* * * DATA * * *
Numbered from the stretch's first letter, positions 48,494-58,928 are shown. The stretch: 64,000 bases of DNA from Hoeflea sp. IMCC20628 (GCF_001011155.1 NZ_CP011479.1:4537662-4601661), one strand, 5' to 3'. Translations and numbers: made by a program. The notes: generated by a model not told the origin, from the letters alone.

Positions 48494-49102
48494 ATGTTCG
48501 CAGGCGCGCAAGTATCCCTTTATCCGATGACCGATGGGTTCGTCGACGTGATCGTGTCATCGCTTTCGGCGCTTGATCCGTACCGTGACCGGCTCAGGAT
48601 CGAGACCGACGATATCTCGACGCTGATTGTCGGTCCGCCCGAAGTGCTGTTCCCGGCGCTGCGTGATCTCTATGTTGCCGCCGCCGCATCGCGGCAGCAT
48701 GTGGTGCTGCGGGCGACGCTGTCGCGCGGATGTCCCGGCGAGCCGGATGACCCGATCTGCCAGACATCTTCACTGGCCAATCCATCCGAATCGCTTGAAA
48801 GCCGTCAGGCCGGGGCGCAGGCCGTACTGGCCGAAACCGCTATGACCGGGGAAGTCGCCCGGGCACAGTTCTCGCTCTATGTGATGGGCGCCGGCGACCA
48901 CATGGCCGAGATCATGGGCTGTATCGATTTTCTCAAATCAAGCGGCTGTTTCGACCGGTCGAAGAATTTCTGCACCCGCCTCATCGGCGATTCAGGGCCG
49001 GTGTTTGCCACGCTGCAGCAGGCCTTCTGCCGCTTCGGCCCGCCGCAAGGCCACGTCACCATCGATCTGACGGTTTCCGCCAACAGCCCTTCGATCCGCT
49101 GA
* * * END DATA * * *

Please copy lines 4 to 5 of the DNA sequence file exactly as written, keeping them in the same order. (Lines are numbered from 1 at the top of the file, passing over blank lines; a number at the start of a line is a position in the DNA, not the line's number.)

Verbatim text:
48501 CAGGCGCGCAAGTATCCCTTTATCCGATGACCGATGGGTTCGTCGACGTGATCGTGTCATCGCTTTCGGCGCTTGATCCGTACCGTGACCGGCTCAGGAT
48601 CGAGACCGACGATATCTCGACGCTGATTGTCGGTCCGCCCGAAGTGCTGTTCCCGGCGCTGCGTGATCTCTATGTTGCCGCCGCCGCATCGCGGCAGCAT